Thoughts from China, Lakers vs. Warriors

Darius Soriano —  October 15, 2013

The Lakers played their first game in China early in the a.m. PST, losing to the Warriors 100-95. The loss drops the Lakers to 2-3 in the preseason, but the record isn’t really something that concerns me. In fact, I don’t have too many concerns about this team as they progress through their prep to the regular season. It’s not that this team is some sort of powerhouse with no weaknesses — they’re not that at all — but more the fact this team continues to play hard on both sides of the ball, is showing some smarts in how they execute their schemes, and is working to try and play to the strengths (both as a team and as individual players).

All in all, this leaves me feeling good about this team. They may not win a boatload of games and they’re still going to frustrate through some of the things they do, but with the work they’re doing and how they’re going about their process it’s hard to not root for this group. This isn’t something you could necessarily say about some of the recent versions of this team (especially, when recalling some of the drama, last year’s group).

With that said, the games, win or lose, continue to offer us insights into their progress and development. The loss to the Warriors was no different, opening the curtain a little bit wider to give us a clearer view of what this team is good (and not as good) at. So, onto my notes from the game…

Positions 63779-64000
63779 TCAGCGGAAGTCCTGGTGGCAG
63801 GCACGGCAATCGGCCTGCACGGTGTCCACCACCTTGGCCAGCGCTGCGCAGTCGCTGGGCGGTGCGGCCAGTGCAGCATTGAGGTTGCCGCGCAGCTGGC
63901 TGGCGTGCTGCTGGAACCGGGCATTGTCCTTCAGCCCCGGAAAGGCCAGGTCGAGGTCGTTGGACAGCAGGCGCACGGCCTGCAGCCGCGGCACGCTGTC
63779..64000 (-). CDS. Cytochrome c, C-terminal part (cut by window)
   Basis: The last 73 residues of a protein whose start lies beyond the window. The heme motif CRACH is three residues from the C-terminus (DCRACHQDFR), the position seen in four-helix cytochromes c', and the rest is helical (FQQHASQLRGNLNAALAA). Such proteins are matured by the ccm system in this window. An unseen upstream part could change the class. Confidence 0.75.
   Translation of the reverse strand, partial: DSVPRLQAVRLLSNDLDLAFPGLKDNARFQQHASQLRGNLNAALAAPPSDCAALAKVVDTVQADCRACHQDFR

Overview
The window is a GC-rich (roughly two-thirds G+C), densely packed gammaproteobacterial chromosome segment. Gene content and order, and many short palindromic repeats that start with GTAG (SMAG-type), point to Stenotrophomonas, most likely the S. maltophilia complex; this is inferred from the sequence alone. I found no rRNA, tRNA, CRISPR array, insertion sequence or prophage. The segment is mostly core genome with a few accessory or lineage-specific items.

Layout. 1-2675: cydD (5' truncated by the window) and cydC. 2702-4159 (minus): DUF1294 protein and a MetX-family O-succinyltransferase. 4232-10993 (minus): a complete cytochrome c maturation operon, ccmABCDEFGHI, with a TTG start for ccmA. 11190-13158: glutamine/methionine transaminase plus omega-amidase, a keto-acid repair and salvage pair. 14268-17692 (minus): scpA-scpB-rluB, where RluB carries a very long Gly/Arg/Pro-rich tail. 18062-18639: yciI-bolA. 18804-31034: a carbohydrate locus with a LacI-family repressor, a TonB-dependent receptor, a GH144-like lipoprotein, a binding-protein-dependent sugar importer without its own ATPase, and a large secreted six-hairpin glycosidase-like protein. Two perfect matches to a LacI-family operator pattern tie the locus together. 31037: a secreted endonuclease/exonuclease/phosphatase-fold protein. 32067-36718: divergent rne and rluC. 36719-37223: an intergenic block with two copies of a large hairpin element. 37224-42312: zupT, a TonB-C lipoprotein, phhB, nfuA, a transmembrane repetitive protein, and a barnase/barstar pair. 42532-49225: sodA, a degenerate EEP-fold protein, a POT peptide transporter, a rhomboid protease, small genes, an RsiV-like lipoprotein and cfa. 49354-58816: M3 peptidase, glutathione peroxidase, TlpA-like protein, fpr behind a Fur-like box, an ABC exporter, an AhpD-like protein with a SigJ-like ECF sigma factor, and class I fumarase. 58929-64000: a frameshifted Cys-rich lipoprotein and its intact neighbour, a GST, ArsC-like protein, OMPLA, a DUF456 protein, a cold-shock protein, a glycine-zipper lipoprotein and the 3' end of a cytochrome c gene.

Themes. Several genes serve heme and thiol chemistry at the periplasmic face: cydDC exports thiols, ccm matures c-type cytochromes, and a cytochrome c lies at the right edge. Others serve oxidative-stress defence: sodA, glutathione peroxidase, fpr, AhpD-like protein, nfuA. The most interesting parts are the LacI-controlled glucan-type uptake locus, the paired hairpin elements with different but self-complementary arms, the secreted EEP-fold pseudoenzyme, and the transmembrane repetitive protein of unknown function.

*The more we see the Pau/Kaman duo start games, the more I think this will be the regular starting front-court once the real games start. Offensively they continue to show good chemistry, especially in the high-low games that start with both bigs at the elbows through the team’s HORNS sets. On the first play of the 2nd half, the Lakers ran the same action they so often ran when Dwight was still on the team, starting with an entry to Pau at the elbow and then having Nash cut through the lane and then set a back screen for the other big man who then dives to the rim. In this game, Nash set a great pick on Chris Kaman’s man and Pau hit his big man partner with a great pass that lead to an easy finish.

Where this duo is being tested, however, is on defense. David Lee scored at will in this game, hitting jumpers when either Pau or Kaman (but mostly Pau) didn’t want to venture too far out to guard him, driving by them when they did step out, and working in the post for good shots too. Andrew Bogut also did good work in the paint, scoring on dives out of the P&R and doing some good work out of the post as well. This work all reinforced the fact that even though Pau and Kaman offer good size, they’re not the best rim protectors and other team’s bigs (as well as their aggressive wings) will attack the paint and try to get good looks inside as often as they can. Whether Pau and Kaman can find ways to defend at a viable level remains to be seen, but some of the support they provided in this game didn’t inspire a lot of confidence.

*I continue to like what I see from Shawne Williams. The guy simply knows what his role is and doesn’t often try to step outside of it to do things he’s not great at. Offensively this means shooting when open and moving the ball when he’s not. He’s got good enough skill to dribble penetrate and will get to the rim if the path is there, but for the most part he’s penetrating only to draw the defense and to move the ball on to a teammate after the help comes. Defensively he’s proving to be mobile and active. He’s working to be in the right spots and has enough athleticism to get where he needs to be most of the time. He also fights on the glass and is a willing rebounder. When it’s all said and done, Williams looks like a real rotation player and could very much fill the spot that Earl Clark left open when he left for Cleveland.